Interview: Neil Powell

Artist Neil Powell recently opened the show, “Down By The Side Of The Road” at 222 Gallery on July 10th. The exhibition featured a selection of works on paper and sculptures. Powell’s work evokes a whimsical, yet graphic approach—appearing as indexical maps of personal narrative or scatological documentations. His illustrative worlds are littered with idiosyncratic characters, situations and translations. Neil Powell’s show will be up at 222 Gallery until August 1st. 


SL: I read that you grew up on a small pig farm in rural Western Kentucky, which gave you a “singular perspective on the fragility of life, the inevitability of death, the shadow of loneliness….” Can you expand upon this statement? Obviously, pigs play part of the visual language of your work- but do you have any particular experiences, memories or ideas that derive from this unique childhood experience? And how do you think this manifests itself in your work? 


NP: You left out “the ability to castrate a pig.” This was included in my artist statement partly in jest. But, it also speaks to the fragility of life and what ends one might find they have to do to survive. The castration of a living creature is a brutal act, but on a farm it’s a necessary act. Pigs are amazing animals. And, to me, very similar to humans. Their primary focus is to consume. At one moment they can be gentle, loving creatures and the next they can be savage beasts. They are fast learners and will very quickly realize a breach in the fence. They love to roam. And, they know when you put them in a back of a pick-up, it’s not for a joy ride in the countryside. A lot of the imagery in my work is pig-like people. 


I grew up in a very difficult environment. My father is a disabled Vietnam veteran who came back bitter and angry about the war. My mother is the backbone of our family and together they worked very hard to provide for our family. 


SL: I also read that your work “documents the personalities of small town life,”—what would you say the experience of growing up in a small town/rural environment is? Today you live in New York—how do these two locations affect your works aesthetic? 


NP: You’re more isolated and self-sufficient in a rural environment. In the city there are more people working together to survive, to make it work, to progress. On a farm, in the middle of nowhere, it’s just you and the unpredictable whims of Mother Nature. Will a blight or hale storm destroy my crops, will a virus get my livestock, and will the tractor break down. Again, it’s a very fragile life. 


SL: What are some of your other inspirations, whether visual or ideological, musical, etc? 


NP: That’s a hard question because there are so many. But, I’d say music plays a big role in my work. As a kid, my parents were always playing great music. Neil Young, John Prine, Bob Dylan, Fleetwood Mac. Artists who had great lyrics. I’m a music junky. Often while I’m working I here a lyric and think “Wow, that’s how I’m feeling now.”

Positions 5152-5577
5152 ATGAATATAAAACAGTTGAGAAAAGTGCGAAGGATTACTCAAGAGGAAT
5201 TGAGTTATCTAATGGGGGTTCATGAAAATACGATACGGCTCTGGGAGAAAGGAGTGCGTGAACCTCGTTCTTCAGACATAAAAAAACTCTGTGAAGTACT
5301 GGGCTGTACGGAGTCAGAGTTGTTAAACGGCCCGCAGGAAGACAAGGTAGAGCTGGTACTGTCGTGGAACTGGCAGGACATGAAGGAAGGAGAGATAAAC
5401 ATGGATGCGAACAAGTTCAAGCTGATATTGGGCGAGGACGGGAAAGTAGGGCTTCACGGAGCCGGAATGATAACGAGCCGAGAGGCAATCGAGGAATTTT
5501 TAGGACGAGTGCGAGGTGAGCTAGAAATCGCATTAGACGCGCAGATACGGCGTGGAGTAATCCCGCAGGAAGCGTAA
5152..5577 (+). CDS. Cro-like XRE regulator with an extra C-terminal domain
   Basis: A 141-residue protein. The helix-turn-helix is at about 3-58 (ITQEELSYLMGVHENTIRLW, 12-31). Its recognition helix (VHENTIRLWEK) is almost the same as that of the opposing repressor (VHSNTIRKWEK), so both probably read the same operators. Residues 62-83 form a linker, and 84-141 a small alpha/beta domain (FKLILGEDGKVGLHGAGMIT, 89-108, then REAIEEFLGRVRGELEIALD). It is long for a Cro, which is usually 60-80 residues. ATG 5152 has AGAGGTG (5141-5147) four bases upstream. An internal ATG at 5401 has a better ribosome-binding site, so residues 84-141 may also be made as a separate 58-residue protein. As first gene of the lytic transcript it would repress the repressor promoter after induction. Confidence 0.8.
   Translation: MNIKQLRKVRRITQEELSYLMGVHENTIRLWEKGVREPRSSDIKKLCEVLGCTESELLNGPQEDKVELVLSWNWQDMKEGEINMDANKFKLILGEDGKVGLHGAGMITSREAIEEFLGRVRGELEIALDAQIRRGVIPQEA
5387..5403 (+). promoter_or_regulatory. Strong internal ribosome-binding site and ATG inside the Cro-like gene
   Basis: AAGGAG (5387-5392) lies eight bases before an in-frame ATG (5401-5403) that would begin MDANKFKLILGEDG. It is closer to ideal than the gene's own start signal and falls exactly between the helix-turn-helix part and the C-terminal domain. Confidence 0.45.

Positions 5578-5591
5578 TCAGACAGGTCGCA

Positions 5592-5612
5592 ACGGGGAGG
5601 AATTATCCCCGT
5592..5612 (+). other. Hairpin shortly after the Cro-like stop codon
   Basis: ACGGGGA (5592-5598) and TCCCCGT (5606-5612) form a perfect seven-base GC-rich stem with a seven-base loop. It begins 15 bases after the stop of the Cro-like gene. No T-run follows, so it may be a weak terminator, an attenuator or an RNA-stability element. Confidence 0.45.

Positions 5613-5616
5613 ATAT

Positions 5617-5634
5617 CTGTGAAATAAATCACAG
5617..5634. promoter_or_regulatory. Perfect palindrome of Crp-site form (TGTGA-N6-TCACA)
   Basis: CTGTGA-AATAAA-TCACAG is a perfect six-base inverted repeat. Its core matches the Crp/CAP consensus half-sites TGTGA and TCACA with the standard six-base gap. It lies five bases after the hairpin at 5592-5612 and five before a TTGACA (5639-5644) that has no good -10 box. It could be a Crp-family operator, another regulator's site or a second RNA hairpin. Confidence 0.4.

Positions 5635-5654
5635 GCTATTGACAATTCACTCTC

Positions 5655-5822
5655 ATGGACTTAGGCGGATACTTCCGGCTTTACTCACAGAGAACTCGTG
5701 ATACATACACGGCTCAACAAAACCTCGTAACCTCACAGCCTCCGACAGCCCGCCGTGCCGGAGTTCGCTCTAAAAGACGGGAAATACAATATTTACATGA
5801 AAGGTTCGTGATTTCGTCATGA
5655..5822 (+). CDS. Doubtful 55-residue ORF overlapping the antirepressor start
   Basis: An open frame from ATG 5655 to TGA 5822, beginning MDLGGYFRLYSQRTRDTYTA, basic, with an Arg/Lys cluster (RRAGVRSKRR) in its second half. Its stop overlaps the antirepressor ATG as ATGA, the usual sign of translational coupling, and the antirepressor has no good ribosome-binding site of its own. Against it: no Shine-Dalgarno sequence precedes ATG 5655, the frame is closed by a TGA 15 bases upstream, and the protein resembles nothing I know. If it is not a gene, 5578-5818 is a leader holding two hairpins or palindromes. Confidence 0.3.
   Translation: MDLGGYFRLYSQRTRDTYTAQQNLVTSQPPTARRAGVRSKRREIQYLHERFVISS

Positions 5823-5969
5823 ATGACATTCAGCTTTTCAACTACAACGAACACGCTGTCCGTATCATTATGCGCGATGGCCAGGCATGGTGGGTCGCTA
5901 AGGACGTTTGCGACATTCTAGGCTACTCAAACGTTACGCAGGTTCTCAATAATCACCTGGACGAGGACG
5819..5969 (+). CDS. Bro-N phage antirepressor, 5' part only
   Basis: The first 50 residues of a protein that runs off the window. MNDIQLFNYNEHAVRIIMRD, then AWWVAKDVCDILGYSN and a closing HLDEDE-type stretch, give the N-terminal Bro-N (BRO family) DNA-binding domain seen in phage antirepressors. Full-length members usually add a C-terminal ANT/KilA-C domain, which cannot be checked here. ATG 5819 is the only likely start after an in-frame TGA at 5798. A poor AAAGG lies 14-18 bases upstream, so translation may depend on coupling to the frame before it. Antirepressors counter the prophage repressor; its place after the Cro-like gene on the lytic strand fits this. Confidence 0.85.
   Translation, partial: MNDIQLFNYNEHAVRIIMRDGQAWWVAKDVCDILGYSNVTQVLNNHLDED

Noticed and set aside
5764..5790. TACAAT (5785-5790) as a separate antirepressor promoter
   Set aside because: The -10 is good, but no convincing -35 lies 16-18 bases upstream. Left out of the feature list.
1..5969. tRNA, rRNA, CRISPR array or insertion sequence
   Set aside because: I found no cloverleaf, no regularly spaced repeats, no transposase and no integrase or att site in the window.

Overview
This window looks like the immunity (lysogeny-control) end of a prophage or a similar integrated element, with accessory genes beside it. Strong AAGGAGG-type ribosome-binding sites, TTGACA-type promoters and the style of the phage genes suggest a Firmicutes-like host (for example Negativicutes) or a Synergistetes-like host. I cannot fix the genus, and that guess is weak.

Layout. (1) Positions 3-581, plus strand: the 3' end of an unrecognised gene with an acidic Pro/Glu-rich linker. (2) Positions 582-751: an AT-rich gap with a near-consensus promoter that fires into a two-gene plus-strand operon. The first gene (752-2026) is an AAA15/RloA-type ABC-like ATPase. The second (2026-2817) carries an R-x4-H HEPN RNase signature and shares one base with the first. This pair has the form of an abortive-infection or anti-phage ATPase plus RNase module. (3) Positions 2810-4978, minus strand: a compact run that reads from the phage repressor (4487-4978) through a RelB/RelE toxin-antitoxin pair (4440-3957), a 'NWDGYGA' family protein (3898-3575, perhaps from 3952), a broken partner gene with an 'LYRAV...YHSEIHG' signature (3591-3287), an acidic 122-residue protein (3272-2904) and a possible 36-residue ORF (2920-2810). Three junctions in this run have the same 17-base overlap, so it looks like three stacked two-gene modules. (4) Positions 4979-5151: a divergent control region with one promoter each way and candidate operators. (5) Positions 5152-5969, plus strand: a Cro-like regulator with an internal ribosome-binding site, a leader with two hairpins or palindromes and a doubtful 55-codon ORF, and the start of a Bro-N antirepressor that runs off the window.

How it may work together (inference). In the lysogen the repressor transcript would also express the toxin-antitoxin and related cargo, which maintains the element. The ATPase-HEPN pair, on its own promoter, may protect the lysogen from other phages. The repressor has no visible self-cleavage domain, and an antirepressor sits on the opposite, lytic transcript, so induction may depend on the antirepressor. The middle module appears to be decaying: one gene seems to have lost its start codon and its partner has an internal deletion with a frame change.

SL: Your works display a very idiosyncratic set of symbols, almost in a Basquiat like fashion of recurrent imagery. For example, mathematical equations, numbers, arrows, car references such as roads or terminology, a cast of human-like characters and of course pigs. Do these symbols have particular connotations to you, as with Basquiat? What draws you to repeat these images? Does it form a kind of language to you? 


NP: It’s very much an obsessive form of language and story telling. As I’m working, the characters and symbols are telling me a story. It’s not a story in the traditional sense. Not linear. It’s very abstract with many voices, all of which are talking at once. My mind wanders continuously while working on a piece. Random things like numbers and symbols will come to mind and I document them. I very much like a free flowing stream of consciousness when I’m working. And, often at the end of a piece, I remember conversations and how I was feeling in various areas of a drawing. 


SL: Your drawings in particular have a hard edge , yet very playful design element to them, they almost look retro computer generated graphics—though they are mostly created out of pen on paper. Why did you choose this kind of fundamental, rudimentary tool to create your images? 


NP: There is definitely a folk art influence to my work. I keep it very simple in terms of materials. I’ve always loved the element of handcraft. I remember as a kid my grandfather had this piece of wood with a very simple profile of a man’s face. Under it was a hand-written poem about why it’s important to let a guy have his whiskey every now and then. Now that’s art. I also remember all the hand-painted roadside vegetable stand signs along the road where I grew up. Misspelled words, and odd letter spacing, this aesthetic is so important to me. It’s so real. 


SL: What would you say the overriding look and feel of your work is? What do you hope the viewer experiences from the work? 


NP: There is humility to my work. While I deal with tough issues like poverty, depression, loneliness, there is a certain degree of whimsy there. I don’t think a lot about what the viewer will experience or think I’m trying to communicate. I never start out with a concept in mind. I’ve never been able to pull it off. That has always felt forced. I always just jump in with a big, white, clean sheet of paper and go for a ride. 


Often people will ask me what I’m trying to communicate with my work. My response is always the same¬—everything. 


SL: Where else will you be showing in the upcoming year—where can we see more of your work? 


NP: I’m hoping to do a bigger show after the first of the year with 222 Gallery in the Philly location. New York is my big focus now, so look for me there sometime next year. And, will be live in a few weeks. 


To learn more about Neil Powell, visit: 
222 Gallery

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